At the U.N., a coalition of European and Latin American governments including Austria, Costa Rica, and Liechtenstein, labeling themselves the “Group of Like-Minded States on Targeted Sanctions,” applied pressure on the council to implement reforms aimed at ensuring basic rights for people subjected to sanctions.

That effort—combined with increasing legal challenges—resulted in the Security Council’s establishment of the ombudsperson’s post in 2010. The post had no authority to appeal council terrorism designations and wielded little power to compel the council to accept its recommendations. But over time, it was able to secure a series of incremental reforms that strengthened its hand. The council later passed a resolution requiring that the ombudsperson’s recommendations could only be blocked by a unanimous vote of all 15 members of the Security Council, a provision that conveyed real power.

“I think there is a basic level of due process, and on the whole the ombudspersons have performed well,” said Liechtenstein’s U.N. Ambassador Christian Wenewasser, adding that numerous European courts have indicated the U.N. Security Council still falls short of European due process standards. “I don’t see much of a market for improving those standards at this point.”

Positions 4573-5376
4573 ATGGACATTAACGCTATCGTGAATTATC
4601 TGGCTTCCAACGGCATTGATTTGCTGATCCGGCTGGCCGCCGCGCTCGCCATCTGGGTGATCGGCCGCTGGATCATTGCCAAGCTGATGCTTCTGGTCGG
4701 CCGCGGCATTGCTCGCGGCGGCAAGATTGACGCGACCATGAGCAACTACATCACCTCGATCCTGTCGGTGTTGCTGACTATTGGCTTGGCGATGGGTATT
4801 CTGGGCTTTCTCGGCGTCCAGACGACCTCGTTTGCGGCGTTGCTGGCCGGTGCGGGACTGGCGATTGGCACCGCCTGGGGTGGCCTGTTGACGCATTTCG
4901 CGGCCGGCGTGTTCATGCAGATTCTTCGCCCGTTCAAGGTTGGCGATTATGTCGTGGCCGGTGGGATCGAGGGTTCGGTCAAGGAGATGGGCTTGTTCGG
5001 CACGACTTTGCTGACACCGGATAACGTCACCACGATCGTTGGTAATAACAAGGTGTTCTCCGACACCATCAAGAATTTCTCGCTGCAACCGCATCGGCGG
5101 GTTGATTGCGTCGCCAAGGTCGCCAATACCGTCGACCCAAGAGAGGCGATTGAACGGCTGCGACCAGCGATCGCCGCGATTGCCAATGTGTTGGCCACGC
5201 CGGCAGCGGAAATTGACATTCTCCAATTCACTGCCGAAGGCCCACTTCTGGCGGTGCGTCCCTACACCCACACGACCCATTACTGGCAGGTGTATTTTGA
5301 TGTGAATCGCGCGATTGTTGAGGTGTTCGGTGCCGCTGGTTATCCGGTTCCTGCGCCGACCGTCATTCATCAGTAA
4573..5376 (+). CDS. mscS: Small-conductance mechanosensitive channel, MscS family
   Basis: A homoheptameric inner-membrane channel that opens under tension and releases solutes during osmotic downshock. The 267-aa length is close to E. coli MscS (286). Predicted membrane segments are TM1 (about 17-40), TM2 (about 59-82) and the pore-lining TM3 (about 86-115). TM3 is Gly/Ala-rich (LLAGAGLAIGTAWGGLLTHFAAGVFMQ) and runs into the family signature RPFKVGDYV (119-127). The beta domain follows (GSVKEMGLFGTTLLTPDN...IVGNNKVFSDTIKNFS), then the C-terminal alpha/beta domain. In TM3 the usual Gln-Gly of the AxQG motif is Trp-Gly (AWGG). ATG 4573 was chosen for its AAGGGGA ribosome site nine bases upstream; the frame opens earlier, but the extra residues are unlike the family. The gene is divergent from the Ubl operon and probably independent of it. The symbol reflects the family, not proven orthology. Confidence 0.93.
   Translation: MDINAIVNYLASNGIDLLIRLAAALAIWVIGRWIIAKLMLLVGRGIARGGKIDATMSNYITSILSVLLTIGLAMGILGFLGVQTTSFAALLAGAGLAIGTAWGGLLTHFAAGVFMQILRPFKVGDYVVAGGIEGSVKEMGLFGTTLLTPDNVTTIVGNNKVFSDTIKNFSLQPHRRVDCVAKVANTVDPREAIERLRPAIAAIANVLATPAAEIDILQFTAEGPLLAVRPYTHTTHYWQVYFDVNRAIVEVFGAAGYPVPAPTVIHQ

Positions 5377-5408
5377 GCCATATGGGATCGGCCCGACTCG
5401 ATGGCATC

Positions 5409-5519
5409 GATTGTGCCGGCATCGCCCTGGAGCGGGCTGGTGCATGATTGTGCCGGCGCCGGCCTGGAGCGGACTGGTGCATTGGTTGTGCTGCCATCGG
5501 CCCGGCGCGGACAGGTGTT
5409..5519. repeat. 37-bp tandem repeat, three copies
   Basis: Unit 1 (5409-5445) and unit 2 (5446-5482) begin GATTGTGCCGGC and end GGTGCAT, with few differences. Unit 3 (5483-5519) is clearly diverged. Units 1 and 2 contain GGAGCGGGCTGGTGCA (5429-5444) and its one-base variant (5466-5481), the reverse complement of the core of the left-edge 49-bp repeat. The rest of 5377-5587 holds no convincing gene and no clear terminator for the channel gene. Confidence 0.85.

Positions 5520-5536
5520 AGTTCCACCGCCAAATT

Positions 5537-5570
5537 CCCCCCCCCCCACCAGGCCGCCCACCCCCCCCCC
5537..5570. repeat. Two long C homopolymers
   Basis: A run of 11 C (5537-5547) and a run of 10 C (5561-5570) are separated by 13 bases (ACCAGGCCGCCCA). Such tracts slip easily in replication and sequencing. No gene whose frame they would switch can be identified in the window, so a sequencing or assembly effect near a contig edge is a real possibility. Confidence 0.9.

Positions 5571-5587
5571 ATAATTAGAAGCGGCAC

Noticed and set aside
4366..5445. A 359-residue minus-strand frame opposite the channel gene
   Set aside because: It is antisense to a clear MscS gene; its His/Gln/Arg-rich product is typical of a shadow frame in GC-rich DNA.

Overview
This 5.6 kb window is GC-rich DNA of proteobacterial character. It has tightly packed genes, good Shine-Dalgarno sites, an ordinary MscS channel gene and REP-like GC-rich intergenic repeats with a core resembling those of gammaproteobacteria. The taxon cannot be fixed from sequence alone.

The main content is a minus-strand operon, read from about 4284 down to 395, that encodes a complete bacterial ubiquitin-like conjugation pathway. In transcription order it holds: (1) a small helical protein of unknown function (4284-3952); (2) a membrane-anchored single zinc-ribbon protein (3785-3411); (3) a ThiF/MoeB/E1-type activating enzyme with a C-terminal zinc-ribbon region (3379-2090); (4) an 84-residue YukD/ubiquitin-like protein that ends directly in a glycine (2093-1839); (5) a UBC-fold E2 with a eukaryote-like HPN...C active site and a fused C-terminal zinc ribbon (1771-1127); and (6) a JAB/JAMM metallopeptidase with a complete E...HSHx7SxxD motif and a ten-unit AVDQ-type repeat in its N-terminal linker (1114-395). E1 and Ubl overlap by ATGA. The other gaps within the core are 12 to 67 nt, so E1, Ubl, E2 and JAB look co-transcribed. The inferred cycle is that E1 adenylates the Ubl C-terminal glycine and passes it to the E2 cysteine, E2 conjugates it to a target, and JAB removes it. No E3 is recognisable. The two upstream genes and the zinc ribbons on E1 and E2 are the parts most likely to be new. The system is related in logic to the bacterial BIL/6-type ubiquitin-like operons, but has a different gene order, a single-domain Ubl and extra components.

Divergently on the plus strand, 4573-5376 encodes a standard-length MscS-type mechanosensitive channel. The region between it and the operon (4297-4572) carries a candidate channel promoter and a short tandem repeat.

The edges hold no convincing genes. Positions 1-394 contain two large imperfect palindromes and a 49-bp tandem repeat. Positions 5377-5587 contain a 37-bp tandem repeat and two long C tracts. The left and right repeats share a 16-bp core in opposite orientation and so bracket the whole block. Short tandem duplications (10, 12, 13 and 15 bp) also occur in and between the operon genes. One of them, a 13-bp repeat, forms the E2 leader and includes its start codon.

Since the office’s inception, the coalition of like-minded countries has pressed the Security Council to grant greater independence to the ombudsperson and to ensure that sanctioned individuals are accorded basic rights of due process, arguing that the absence of legal safeguards runs counter to legal standards in democratic governments. They have also urged the council to expand the role of the ombudsperson to review other sanctions regimes, but they have met stiff resistance from the 15-nation security body.

“[A]s long as national and regional courts consider that United Nations sanctions imposed on individuals fall short of minimum standards of due process, national authorities may find themselves legally unable to implement those sanctions fully at the national level,” the coalition members wrote in a joint letter in December 2018.